Still, slightly more than half of SMEs say they have formalized data-management policies for off-site employees, while only 27 per cent train their employees on key data protection concerns such as public Wi-Fi usage. Just 38 per cent say they have protocols to govern the handling of confidential information. That compares to large organizations, 93 per cent of which report having formal security policies for off-site employees, while just fewer than half say they train employees on the use of public Wi-Fi—a major data-management vulnerability. Fifty-three per cent of off-site employees working for large companies say they allow friends and family to use company-issued electronic devices, and the same number say their devices could face interference at home or in public spaces. That’s shocking when you consider that some of these employees could be handling everything from sensitive industrial information to customer financial data. Regardless, it means many are exposed to hackers or other cyber malfeasants looking to cause trouble.

One of the greatest challenges that organizations face in allowing members of their team to work remotely is a lack of control. As the Shred-It survey underscores, when anyone in a household has wide open access to sensitive information when a laptop is simply left unattended, that’s a major problem. And that’s just one of many potentially troublesome scenarios.

Wi-Fi a major risk exposure

Far more likely are Wi-Fi-related security incidents stemming from the use of unsecured networks at coffee shops or in other public places. While many of us assume that no one would bother to attempt to peer into our devices while we sip a latte and surf the Net, the reality is that an open Wi-Fi network is essentially an open door to an unprotected device.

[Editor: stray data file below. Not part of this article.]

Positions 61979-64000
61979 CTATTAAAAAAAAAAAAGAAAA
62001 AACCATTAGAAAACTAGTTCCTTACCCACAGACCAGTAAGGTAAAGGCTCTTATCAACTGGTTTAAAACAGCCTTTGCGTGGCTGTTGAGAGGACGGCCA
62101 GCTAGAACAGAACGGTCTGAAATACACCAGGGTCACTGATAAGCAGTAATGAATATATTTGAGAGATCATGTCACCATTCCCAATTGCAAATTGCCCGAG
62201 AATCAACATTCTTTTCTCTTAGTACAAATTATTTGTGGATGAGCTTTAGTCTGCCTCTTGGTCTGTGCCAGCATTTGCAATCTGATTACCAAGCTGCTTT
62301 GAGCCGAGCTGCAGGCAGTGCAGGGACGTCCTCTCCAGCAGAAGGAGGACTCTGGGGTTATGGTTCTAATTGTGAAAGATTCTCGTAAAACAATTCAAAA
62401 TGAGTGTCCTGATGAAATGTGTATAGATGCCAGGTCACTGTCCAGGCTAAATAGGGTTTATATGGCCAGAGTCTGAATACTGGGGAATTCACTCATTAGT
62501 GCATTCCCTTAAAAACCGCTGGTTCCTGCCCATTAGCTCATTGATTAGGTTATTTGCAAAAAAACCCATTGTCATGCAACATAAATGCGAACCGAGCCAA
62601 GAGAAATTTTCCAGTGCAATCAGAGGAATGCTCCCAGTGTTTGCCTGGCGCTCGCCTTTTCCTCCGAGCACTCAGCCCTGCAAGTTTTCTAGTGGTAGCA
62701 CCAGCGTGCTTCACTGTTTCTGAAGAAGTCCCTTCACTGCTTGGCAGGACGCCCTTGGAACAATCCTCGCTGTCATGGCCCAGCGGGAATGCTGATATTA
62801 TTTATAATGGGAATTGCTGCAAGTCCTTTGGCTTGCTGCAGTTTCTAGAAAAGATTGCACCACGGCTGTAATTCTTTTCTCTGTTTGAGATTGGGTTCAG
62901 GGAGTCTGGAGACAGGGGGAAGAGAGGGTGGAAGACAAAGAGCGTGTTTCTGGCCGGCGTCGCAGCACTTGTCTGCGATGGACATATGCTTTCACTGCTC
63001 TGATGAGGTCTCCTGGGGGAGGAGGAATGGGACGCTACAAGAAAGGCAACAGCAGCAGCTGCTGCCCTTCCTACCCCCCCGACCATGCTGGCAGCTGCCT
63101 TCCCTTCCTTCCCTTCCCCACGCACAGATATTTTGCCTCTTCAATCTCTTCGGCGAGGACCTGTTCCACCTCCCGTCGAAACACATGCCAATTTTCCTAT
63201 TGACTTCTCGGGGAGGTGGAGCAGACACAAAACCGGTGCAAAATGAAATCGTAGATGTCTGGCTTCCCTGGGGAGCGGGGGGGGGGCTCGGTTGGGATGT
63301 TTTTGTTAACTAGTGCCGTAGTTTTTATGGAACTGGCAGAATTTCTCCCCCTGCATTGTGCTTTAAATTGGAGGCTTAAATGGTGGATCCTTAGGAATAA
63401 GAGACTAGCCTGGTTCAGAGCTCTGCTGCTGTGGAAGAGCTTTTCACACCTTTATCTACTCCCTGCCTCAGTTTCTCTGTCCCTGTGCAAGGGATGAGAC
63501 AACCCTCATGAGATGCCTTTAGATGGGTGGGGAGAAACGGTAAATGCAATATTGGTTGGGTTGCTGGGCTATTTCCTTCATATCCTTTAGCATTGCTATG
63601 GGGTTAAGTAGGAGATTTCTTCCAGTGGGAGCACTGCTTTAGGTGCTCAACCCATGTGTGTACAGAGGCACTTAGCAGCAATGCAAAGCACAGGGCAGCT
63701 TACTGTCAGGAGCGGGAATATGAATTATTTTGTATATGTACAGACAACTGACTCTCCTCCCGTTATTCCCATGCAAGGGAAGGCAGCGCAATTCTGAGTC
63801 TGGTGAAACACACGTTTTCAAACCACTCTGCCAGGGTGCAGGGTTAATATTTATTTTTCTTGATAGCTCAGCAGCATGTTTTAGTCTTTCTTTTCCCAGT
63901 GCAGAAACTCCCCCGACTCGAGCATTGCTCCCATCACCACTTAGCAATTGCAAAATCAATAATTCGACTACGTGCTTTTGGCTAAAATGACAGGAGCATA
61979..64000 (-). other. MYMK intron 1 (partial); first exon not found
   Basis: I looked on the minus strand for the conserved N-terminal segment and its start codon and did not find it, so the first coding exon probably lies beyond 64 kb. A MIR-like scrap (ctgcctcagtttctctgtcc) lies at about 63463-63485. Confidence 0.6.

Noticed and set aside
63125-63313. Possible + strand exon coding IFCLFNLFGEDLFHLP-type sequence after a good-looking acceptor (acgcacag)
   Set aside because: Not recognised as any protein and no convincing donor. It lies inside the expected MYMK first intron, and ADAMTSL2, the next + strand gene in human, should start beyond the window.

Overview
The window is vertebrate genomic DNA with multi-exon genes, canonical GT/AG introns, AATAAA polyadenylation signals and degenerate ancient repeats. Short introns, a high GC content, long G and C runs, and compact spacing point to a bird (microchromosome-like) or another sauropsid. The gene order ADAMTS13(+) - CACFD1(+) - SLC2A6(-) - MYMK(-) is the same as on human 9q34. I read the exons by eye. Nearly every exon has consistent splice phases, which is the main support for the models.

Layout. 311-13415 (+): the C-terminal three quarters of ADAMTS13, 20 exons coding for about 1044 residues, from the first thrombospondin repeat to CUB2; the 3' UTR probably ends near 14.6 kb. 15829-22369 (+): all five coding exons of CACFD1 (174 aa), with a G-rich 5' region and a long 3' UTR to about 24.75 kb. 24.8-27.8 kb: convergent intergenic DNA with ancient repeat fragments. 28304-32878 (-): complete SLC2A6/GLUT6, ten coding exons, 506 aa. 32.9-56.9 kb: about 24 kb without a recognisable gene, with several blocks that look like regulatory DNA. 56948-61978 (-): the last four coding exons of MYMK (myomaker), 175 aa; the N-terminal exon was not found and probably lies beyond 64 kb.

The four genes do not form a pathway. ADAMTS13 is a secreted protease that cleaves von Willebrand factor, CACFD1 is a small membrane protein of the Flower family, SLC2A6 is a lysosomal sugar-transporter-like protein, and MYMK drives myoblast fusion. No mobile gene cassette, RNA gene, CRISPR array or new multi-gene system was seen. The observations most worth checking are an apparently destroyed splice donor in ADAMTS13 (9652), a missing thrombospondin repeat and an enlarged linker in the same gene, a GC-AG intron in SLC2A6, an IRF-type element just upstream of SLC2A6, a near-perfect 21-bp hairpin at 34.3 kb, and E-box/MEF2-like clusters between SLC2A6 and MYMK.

Let’s not forget that phishing scams or outright hacking are also major sources of risk that are too often ignored. In many cases, we find that some employees will be less vigilant while working off-site, often letting down their guard and engaging in risky online behaviour. Why? Because we’re all human, and when we don’t think we’re being watched by the boss, we’ll sometimes cut corners and ignore protocols.

That underscores the argument for providing employees with VPN (virtual private network) access when working off-site, and requiring them to use it when logging on to their device. The problem, of course, is that enforcement becomes a challenge when employees are out of sight. Many use their personal electronic devices to conduct work business, and don’t password protect them (or at least not adequately). That leaves both personal and business data at risk of exposure which, again, is amplified when using free Wi-Fi networks.

Why employee training and policies matter

Ultimately, the onus is on organizations to have policies in their workplace manuals that address data security and management, while providing (and enforcing) protocols that must be followed at all times. Rules should state clearly that any breach of these policies could be cause for discipline or termination. Employees also need to be properly trained to understand and identify potential security risks, and in using the security tools they’ve been provided. I’m not only referring to safeguarding phones and laptops. Many employees also use USBs or portable hard drives, or even travel with hard copies of sensitive data, that can just as easily be stolen.

Every employer wants to provide greater flexibility and work-life balance to their staff. But it has to be clear that remote working arrangements are a privilege, while company-wide security is a shared responsibility—not to mention an essential element of its long-term survival and success. It’s only when security becomes part of an organization’s culture that it can be consistently and effectively enforced.

Winston Stewart, President and CEO

Wincon Security